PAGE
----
MARK chapter 12 notes
MARK chapter 12 notes MARK 3001
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This 11 page Class Notes was uploaded by Kyla Brinkley on Monday September 28, 2015. The Class Notes belongs to MARK 3001 at University of Georgia taught by Kimberly Grantham in Summer 2015. Since its upload, it has received 88 views. For similar materials see Principles of Marketing in Marketing at University of Georgia.
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Date Created: 09/28/15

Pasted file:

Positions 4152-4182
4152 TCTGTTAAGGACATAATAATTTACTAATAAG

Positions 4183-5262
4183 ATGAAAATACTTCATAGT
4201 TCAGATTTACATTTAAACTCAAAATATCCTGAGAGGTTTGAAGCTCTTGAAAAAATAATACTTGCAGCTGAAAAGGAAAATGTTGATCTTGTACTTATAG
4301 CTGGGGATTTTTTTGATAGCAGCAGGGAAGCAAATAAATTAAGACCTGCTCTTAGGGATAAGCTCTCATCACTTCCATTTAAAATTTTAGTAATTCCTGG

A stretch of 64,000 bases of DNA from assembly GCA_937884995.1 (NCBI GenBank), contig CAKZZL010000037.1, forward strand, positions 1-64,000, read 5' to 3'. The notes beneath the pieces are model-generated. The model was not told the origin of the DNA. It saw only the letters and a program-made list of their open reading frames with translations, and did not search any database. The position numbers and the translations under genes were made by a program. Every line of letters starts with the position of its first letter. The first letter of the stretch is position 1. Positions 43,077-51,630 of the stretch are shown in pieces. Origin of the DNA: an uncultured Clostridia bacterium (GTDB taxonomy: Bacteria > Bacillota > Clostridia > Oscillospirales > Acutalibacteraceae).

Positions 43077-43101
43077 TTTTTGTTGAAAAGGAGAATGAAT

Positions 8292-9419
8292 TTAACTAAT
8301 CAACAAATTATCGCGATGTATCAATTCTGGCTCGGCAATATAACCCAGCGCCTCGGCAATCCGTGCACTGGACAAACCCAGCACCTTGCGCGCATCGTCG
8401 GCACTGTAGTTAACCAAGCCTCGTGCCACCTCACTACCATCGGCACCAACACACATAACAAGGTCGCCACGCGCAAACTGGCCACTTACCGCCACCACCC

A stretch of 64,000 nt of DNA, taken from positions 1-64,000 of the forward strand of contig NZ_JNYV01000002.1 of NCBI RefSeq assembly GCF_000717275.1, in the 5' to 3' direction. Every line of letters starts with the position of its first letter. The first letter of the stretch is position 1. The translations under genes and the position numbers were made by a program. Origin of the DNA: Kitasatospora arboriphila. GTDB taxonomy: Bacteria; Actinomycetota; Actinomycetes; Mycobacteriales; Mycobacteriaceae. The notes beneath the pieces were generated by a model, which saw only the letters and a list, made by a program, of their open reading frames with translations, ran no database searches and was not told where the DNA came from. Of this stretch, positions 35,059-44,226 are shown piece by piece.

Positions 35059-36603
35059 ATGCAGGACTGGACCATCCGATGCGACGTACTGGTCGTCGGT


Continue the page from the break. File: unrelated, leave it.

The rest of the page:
Kyla Brinkley MARK 3001 Notes Fall 2015 l Chapter 12 Developing New Products a Exhilarating something never seen before b Why Do Firms Create New Products I ii iii iv VI vii viii X Provide value to firms and customers Usually not TOTALLY new just improvedrepositioned Better than before Innovation the process by which ideas are transformed into new products amp services that will help firms grow 1 Without innovation firms have 2 choices continue to market current products to current customers or take same product to another market with similar customers 3 of new products actually succeed Firms use innovation because of long term benefits Changing Customer Needs 1 Createdeliver value more effectively 2 Customers not bored 3 Identify problemsdevelop products to help research Market Saturation 1 The longer a product exists in the marketplace the more likely it is that the market will become saturated 2 Without new products value of firm declines 3 Niche markets a General mills gluten free products Managing Risk Through Diversity 1 Through innovation firms create a broader portfolio of products a Diversify risk b Enhance firm value 2 Firms with multiple products better withstand external shocks a Changes in consumer preferences b Intensive competitive activity c Keebler varied cookies Fashion Cycles xi 1 Apparel books software a Rely on trends b Short product life cycles c Beat the video game clothes out of style no reason to buy more books if no new titles Improving Business Relationships 1 Sometimes new products improve relationships w suppliers 2 Stock products better c Diffusion of Innovation the process by which the use of an innovation whether a product or a service spreads throughout a market group over time and over various categories of adopters vi helps marketers understand rate at which consumers are likely to adopt a new product or service identify potential marketspredict potential sales pioneers breakthroughs new product introductions that establish a completely new market or radically change both the rules of competition amp consumer preferences in a market 1 iPod first movers product pioneers that are the first to create a market or product category making them readily recognizable to consumers amp thus establishing a commanding amp early market share lead 1 can command a greater market share over a longer time period than later entrants can 2 establish market alone pave way for followers 3 pioneer product is usually less sophisticatedpriced higher most new products are failures 1 failure to assess the market properly with product testing 2 targeting wrong segment 3 poor positioning 4 overextend abilities of the brand Innovators those buyers who want to be the first to have the new product or service 1 Enjoy taking risks 2 Knowledgeable vii viii 3 The person who camped out in front of the store for a new product 4 Talking to experts well informed 5 Represent 25 of the market for new products 6 Crucial to new product success help product gain market acceptance 7 Positive word of mouth Early Adopters the second group of consumers in the diffusion of innovation model after innovators to use a product or service innovation generally don t like to take as much risk as innovators but instead wait and purchase the product after careful review 1 Probably went to see a new movie a week or two after it opened Enjoy novelty Opinion leaders 135 of buyers in market Spreads word If this group is small number of people who adopt product will be small Early Majority a group of consumers that represents approx 34 of the population members don t like to take much risk amp therefore tend to wait until bugs are worked out of a particular product or service few new products amp services can be profitable until this large group buys them 1 If this group isn t big enough the product will probably fail 2 Rents the new movie when it comes out on DVD a Little risk reviews are in and costs are lower 3 By the time they enter the market the amount of competitors has reached peak many options available to them Late Majority last group of buyers to enter a new product market when they do the product has achieved its full market potential 1 Wait until they can rent the movie or watch it on Netflix 2 Sales have leveled off or are in decline 3 34 of the market eweww x Laggards consumers who like to avoid change amp reply on traditional products until they re no longer available 1 16 of the market 2 May never adopt a new product 3 Will probably watch that new movie when it s not new and it s on regular TV 2 years later xi Using the Diffusion of Innovation Theory 1 Firms can predict which types of customers will buy their new product or service immediately after its introduction and later as it s more accepted by the market Different products diffuse at different rates Marketers must understand diffusion curve for each new product 4 Relative Advantage a If a product is perceived to be better than substitutes the diffusion will be fast 5 Compatibility a Diffusion process may be faster or slower depending on various consumer features b International cultural differences 6 Observability a When products easily observed benefits or uses are easily communicated to others b Enhances diffusion process 7 Complexity amp trialability a Products that are less complex are easy to try b Diffuse faster amp lead to greaterfaster adoption than those that aren t as easy to try d How Firms Develop New Products i ldea Generation 1 To generate ideas for new products firm can use internal research and development RampD efforts collaborate with other firms license technology brainstorm research competitors and conduct consumer research 2 Firms that want to be pioneers rely on RampD 3 Internal Research amp Development a Many firms have own RampD departments pow b Want products to be profitable enough to make costs of RampD worthwhile c Firms hope that the few successful products they have will cover losses from other new products RampD Consortia a Consortia groups of other firmsinstitutions to explore new ideasobtain solutions for developing new products b In many cases consortia includes pharmaceuticalhigh tech members Licensing a Firms buy the rights to use the technology or ideas from other researchintensive firms through a licensing agreement b Saves high costs of inhouse RampD Brainstorming a Firms often engage in brainstorming sessions where group works together to generate ideas b No idea can be immediately accepted or rejected c Moderator may channel participants attention to specific product featuresattributes performance expectations or packaging d Vote on best ideas at end of meeting Outsourcing a Firm turns to an outside firm to help generate new products Competitor s Products a Reverse engineering involves taking apart a competitor s product analyzing it and creating an improved product that does not infringe on the competitor s patents if any exist i copycat products ii widespread Consumer lnput a Listening to the customer in BZB amp BZC markets is essential for successful idea generation b BZB products i Few customers i Firms can follow product use closely iii Focus groupsinterviewssurveys iv Joint effort increase probability that customer will buy product c BZC products i Observing customer behavior to determine need for new product ii Monitor feedback in online communities 1 Twitter 2 Yelp iii Lead users innovative product users who modify existing products according to their own ideas to suit their specific needs 1 Studying lead users helps the firm understand general market trends that might be just on the horizon ii Concept Testing 1 Concepts brief written descriptions of a product or service its technology working principles and forms and what customer needs it would satisfy 2 Concept testing the process in which a concept statement that describes a product or service is presented to potential buyers or users to obtain their reactions a Reactions allow developers to estimate sales value make changes to enhance sales value determine if idea is worth more development b Helps firm avoid costs of unnecessary development c Uses research techniques 3 Ask respondent s purchase intentions if product were made available a Does it satisfy a need other products aren t meeting b Frequency of purchase c Why they would buy it d When they would buy it iii Product Development 1 Product development product design entails a process of balancing various engineering manufacturing marketing amp economic considerations to develop a product s form amp features or a service s features 2 Engineering team develops prototype the first physical form or service description of a new product still in rough or tentative form that has the same properties as a new product but is produced through different manufacturing processes sometimes even crafted individually 3 Alpha testing an attempt by the firm to determine whether a product will perform according to its design amp whether it satisfies the need for which it was intended occurs in the firm s RampD department a Many people are concerned when alpha testing involves tests on animals esp pharmaceuticalscosmetics 4 Beta testing having potential consumers examine a product prototype in a realuse setting to determine its functionality performance potential problems amp other issues specific to its use iv Market Testing 1 Premarket test conducted before a product or service is brought to market to determine how many customers will try and then continue to use it a According to small group of potential customers b Ex Nielsen BASES test c determine effectiveness of advertising 2 Test marketing introduces a new product or service to a limited geographical area usually a few cities prior to a national launch a Strong predictor of product success because firm can study actual purchase behavior i More reliable than simulated test b Includes all elements of marketing mix c Costs more and takes longer than premarket tests d i Advantage to competitors who can launch a similar or better product without test marketing Can estimate demand for entire market v Product Launch lf testing returns with positive results launch product to entire market Expensive Coordinate marketing mix Failed product launches can make it hard for product and even firm to recover Confirms target marketdecides positioning Promotion a Trade promotions advertising to wholesalers 1 99 039quot 8 b C d 7 Place a 0993 Pric a b or retailers to get them to purchase new products often through special pricing incen ves i Combine introductory price promotions special events amp personal selling Introductory price promotions shortterm price discounts designed to encourage trial Trade show major events attended by buyers who choose to be exposed to products and services offered by potential suppliers in an industry i Fashion weeks Promoting in advance Manufacturer coordinates delivery amp storage of new products with retailers Where it should be stored How much should be stored How it should be packaged How to place price stickers Merch maintenance Setting prices is a supply chainwide decision Manufacturer s suggested retail price MSRP the price that manufacturers suggest retailers use to sell their merchandise c Better to start with high MSRP then lower it over time d Slotting allowance fees firms pay to retailers to get new products into stores or to gain more or better shelf space for their products 9 Timing a Timing of launch is important depending on product b GPG rated movies are released in summer when kids out of school vi Evaluation of Results Post launch review Determine if it was a success or failure Determine changes needed Panel data Estimate market demand to adjust marketing mix Some products never make it past introduction phase Measure of success a Satisfaction of technical requirements b Customer acceptance c Satisfaction of financial requirements e The Product Life Cycle defines the stages that new products move through as they enter get established in and ultimately leave the marketplace and thereby offers marketers a starting point for their strategy planning i Stages of life cycle reflect market trends 1 Ex healthy lifestyle ii Introduction stage stage of the product life cycle when innovators start buying the product 1 Usually starts with single firm 2 Innovators try it 3 Initial losses to firm due to high startup costs 4 Low levels of revenue as product takes off 5 If product is successful may start to see profit at end of this stage iii Growth stage stage of the product life cycle when the product gains acceptance demand and sales increase and competitors emerge in the product category 1 Growing of product adopters WPP JNT N 2 Growth in industry sales 3 Increase in competitorsproduct versions 4 Firm attempts to reach new consumers by studying preferences 5 Firms that haven t established stronghold in the market may decide to exit industry shakeout iv Maturity stage state of the product life cycle when industry sales reach their peak so firms try to rejuvenate their products by adding new features or repositioning them 1 Some products ex home appliances stay in this stage for a long time Adoption by late majority Intense competition Marketing costs increase Price competition price lowering Towards end almost all potential customers have already adopted product Entry into New Markets or Market Segments a Market is saturated b Firms attempt to enter new geographical markets i International markets 8 Development of New Products a Firms continually introduce new products with improved features b Find new users for existing products c Able to maintaingrow market shares v Decline state of the product life cycle when sales decline and the product eventually exits the market 1 Firms position themselves for niche segment of diehard consumers or those with special needs 2 Or exit the market 3 Laggards finally try product 4 Ex vinyl LP records vi The Shape of the Product Life Cycle Curve 1 Bell shaped with regard to sales amp profits IN THEORY 2 IN REALITY each productservice category has own shape eweww N 3 Products that are adopted early in the product life cycle move faster across the stages vii Strategies Based on Product Life Cycle Some Caveats 1 Product life cycle concept provides starting point for managers to think about the strategy they want to implement during each stage 2 Must be used with care 3 Don t know exactly what stage product is in 4 New research important FOR REVIEW Diffusion of Innovation Model 1 Innovators 2 Early adopters 3 early majority 4 late majority 5 laggards The Product Develooment Process 1 idea generation a development of viable new product amp ideas 2 concept testing a testing the new product idea among a set of potential customers 3 product development a development of prototypes andor the product 4 market testing a testing the actual products in a few test markets 5 product launch a fullscale commercialization of the product 6 evaluation of results a analysis of the performance of the new product and making appropriate modifications Product Life Cvcle Stages 1 introduction 2 growth 3 maturity 4 decline